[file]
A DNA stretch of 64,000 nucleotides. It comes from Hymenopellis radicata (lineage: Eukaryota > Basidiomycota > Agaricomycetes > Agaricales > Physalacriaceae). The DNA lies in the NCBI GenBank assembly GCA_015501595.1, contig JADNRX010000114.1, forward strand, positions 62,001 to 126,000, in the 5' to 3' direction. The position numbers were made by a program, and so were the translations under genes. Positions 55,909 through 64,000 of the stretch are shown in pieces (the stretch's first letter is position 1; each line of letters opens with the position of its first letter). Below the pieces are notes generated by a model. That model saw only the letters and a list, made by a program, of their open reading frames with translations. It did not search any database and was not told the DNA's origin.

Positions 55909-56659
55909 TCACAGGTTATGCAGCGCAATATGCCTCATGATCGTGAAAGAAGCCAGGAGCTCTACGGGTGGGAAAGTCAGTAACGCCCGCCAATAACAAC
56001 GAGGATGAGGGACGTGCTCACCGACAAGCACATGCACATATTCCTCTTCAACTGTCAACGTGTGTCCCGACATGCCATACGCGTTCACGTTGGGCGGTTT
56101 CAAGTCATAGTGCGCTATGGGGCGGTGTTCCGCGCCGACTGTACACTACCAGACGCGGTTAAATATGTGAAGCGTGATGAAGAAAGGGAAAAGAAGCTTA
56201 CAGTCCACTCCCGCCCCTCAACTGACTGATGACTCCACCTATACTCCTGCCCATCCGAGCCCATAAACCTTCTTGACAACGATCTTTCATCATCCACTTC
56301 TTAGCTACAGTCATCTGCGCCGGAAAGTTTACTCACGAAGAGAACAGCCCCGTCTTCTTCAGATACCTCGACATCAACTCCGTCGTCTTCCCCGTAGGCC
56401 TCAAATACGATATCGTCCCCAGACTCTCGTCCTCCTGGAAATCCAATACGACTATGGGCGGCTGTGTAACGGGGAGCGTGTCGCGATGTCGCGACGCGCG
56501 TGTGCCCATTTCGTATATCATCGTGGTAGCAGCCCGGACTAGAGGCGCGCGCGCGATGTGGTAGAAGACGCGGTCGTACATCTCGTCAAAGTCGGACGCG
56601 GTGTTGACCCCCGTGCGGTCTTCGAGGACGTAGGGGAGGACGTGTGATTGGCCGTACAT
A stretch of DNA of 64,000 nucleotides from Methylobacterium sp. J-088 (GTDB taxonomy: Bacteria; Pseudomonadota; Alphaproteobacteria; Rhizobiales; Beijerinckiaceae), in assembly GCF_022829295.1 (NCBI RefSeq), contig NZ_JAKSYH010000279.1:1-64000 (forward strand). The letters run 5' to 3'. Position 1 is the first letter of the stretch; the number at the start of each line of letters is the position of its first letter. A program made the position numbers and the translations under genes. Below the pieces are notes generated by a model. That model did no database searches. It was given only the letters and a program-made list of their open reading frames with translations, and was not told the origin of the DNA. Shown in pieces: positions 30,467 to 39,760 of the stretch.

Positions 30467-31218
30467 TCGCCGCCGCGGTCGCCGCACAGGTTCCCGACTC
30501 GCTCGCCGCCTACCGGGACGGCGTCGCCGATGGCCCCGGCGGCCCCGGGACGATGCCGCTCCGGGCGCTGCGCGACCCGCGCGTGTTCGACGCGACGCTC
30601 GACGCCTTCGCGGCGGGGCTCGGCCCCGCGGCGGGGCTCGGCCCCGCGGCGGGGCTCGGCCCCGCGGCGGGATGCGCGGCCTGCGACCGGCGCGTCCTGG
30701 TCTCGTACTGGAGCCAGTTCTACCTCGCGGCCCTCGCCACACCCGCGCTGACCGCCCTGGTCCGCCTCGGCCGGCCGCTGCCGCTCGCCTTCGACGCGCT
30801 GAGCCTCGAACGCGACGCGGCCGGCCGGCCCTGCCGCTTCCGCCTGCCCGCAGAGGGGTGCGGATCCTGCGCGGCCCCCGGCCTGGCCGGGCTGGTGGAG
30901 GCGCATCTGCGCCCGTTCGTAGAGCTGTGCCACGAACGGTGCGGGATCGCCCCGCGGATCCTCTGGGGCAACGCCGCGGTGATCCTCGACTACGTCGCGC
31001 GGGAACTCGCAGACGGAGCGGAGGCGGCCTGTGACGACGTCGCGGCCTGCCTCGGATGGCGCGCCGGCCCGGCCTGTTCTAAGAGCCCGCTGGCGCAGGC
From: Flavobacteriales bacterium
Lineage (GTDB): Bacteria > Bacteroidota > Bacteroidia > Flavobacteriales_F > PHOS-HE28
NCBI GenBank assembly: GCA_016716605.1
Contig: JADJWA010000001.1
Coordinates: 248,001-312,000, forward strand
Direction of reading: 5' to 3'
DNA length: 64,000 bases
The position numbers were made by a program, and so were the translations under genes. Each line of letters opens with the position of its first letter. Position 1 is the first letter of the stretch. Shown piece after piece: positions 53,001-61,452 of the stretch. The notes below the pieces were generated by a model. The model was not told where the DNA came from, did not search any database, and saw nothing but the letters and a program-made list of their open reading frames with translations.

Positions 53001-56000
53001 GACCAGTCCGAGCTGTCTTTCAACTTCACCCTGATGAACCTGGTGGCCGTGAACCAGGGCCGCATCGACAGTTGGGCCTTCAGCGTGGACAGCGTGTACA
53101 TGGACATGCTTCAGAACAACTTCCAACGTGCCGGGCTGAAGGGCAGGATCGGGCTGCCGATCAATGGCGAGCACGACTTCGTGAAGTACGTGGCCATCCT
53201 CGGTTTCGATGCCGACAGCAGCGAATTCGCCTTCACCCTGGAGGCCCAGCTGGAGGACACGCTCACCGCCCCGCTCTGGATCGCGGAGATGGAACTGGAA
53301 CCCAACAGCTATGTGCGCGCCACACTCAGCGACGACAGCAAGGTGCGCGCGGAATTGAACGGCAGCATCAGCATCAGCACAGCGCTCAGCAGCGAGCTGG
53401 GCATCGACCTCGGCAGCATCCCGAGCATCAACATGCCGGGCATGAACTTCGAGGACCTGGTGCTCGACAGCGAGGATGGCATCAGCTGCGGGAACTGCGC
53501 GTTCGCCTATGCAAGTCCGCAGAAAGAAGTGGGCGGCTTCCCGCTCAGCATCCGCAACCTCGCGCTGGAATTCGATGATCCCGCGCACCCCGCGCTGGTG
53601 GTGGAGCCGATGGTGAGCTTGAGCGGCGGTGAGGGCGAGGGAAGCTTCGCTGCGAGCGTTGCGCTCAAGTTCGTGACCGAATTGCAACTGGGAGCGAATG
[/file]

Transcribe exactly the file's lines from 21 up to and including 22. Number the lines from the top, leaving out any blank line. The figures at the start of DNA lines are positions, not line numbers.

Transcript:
Lineage (GTDB): Bacteria > Bacteroidota > Bacteroidia > Flavobacteriales_F > PHOS-HE28
NCBI GenBank assembly: GCA_016716605.1